Trigeminal nerve injury may be due to various causes, including vascular problems, herpes, diabetes mellitus, corneal dystrophies, and congenital defects. In addition to the classical causes, trigeminal nerve injury also has been described in demyelinating diseases, abscesses, metastases, bruising, and post-radiation necrosis [5]. The main impact on the cornea is the development of epithelial erosions and corneal ulceration, leading to a slow healing process.
In adult patients with unilateral keratitis, the leading cause to be considered is a herpes virus, such as herpes simplex. However, patients may not remember previous episodes or may have suffered "herpes sine herpete" from the varicella zoster virus [6]. In addition, other possible causes must be ruled out such as eye-drop toxicity or hyposecretion.
We present three challenging cases with trigeminal nerve involvement because of a vertebrobasilar artery stroke (Wallenberg syndrome). The focus is on a differential diagnosis of unilateral punctate keratitis, the limited knowledge regarding the relationship between unilateral keratitis and Wallenberg syndrome, and the importance of proper therapeutic management given the potential risks associated with this pathology.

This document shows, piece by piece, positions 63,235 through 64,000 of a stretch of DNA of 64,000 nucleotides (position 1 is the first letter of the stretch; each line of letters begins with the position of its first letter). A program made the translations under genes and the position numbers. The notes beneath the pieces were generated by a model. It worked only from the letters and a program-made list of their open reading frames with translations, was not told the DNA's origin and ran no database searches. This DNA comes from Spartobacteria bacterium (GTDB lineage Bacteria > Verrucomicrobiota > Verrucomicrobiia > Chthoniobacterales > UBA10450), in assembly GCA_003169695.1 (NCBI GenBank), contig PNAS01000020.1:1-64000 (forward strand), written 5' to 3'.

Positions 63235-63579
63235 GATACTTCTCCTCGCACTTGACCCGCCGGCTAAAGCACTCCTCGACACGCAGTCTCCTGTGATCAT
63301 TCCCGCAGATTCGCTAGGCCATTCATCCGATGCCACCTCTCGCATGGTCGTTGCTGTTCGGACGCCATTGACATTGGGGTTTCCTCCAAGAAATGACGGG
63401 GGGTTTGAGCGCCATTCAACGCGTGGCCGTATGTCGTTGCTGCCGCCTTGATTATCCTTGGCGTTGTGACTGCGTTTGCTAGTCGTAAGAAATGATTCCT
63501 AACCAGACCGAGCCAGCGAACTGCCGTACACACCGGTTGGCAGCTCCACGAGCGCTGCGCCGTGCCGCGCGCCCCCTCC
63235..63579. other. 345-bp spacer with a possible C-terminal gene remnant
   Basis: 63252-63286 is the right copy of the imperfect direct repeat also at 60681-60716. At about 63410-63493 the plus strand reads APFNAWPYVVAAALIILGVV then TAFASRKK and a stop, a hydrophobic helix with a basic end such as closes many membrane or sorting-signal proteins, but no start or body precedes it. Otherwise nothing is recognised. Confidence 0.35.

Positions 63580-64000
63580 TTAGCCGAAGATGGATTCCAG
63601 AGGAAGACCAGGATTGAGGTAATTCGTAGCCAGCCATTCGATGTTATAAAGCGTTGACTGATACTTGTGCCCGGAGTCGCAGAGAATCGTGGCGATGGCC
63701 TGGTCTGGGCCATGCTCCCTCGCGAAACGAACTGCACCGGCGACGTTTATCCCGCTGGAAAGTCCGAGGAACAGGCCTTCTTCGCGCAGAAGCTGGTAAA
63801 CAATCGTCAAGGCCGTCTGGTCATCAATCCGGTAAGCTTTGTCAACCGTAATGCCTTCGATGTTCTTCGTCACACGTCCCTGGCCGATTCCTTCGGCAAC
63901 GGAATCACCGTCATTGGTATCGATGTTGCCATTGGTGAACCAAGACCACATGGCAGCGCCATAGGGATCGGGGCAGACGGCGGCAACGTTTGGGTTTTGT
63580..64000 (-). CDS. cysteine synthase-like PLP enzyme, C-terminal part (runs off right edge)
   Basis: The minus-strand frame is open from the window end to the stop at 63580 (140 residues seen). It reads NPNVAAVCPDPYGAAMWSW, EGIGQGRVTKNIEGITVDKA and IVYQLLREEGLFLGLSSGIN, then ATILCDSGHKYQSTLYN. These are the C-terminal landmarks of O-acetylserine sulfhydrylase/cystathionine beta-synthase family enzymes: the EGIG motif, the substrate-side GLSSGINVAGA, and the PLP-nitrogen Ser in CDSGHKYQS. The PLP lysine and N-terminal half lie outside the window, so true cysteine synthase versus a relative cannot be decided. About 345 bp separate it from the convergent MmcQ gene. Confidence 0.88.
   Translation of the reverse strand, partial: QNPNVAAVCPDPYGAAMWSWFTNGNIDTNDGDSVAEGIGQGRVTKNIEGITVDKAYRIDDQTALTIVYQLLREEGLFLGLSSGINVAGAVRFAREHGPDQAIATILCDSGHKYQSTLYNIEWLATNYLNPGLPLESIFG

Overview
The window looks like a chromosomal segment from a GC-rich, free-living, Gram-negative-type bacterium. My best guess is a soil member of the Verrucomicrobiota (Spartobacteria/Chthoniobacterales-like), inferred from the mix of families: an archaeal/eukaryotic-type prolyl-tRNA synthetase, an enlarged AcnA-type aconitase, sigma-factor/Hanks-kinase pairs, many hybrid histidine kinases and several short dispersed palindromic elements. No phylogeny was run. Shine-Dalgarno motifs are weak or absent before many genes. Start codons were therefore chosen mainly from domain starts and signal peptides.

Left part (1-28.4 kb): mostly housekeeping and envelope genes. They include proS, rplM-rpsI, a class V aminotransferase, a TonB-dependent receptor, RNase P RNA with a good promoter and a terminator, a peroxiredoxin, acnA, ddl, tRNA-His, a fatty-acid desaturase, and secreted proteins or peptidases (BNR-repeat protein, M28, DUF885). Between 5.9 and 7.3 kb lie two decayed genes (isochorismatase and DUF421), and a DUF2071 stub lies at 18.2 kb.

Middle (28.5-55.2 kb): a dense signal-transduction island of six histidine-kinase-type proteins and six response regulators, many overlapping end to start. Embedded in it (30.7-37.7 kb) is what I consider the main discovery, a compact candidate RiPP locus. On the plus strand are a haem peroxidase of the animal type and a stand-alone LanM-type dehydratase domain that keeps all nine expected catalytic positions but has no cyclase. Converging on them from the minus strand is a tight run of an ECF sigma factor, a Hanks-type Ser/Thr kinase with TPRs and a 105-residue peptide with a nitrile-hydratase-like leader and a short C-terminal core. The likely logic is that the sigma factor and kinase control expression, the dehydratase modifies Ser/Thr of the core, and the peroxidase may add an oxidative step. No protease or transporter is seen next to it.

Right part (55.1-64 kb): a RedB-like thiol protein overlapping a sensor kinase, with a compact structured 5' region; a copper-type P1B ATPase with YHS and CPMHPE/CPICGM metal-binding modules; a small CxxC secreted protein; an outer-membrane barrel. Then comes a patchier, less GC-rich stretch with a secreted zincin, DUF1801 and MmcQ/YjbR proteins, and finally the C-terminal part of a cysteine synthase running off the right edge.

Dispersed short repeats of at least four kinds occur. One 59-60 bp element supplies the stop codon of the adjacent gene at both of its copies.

Case Report

Case 1

A 77-year-old woman suffered Wallenberg syndrome after a stroke in the territory of the left vertebrobasilar artery. Three years later, she came to our hospital complaining of chronic lancinating left eye (OS) pain of two years' duration. She was being treated in the pain unit for left hemifacial pain, and she had no history of herpes zoster ophthalmicus.
The patient's best-corrected visual acuity (BCVA) in the right eye (OD) was 1 and in the OS was 0.3. In the OS, she was found to have corneal anaesthesia in all four quadrants by examination with cotton swabs; a thin meniscus; a tear break-up time of 1 second; and a severe confluent superficial punctate keratitis at the interpalpebral fissure, Oxford grade IV. Schirmer's test without anaesthesia produced results of 5 mm in the OD and 1 mm in the OS (Fig. 1).
The treatments prescribed were artificial tears containing 0.1% hyaluronic acid (HA GenTeal; Novartis Pharmaceuticals Corporation, East Hanover, NJ, USA) every 8 hours, with nightly carbomer lubricating eye drops 0.2% (Lipolac ophthalmic gel; Farma-lepori, Berlin, Germany), and autologous serum eye drops (CSA) at 20% four times a day. Silicone punctal plugs were placed in the upper and lower points.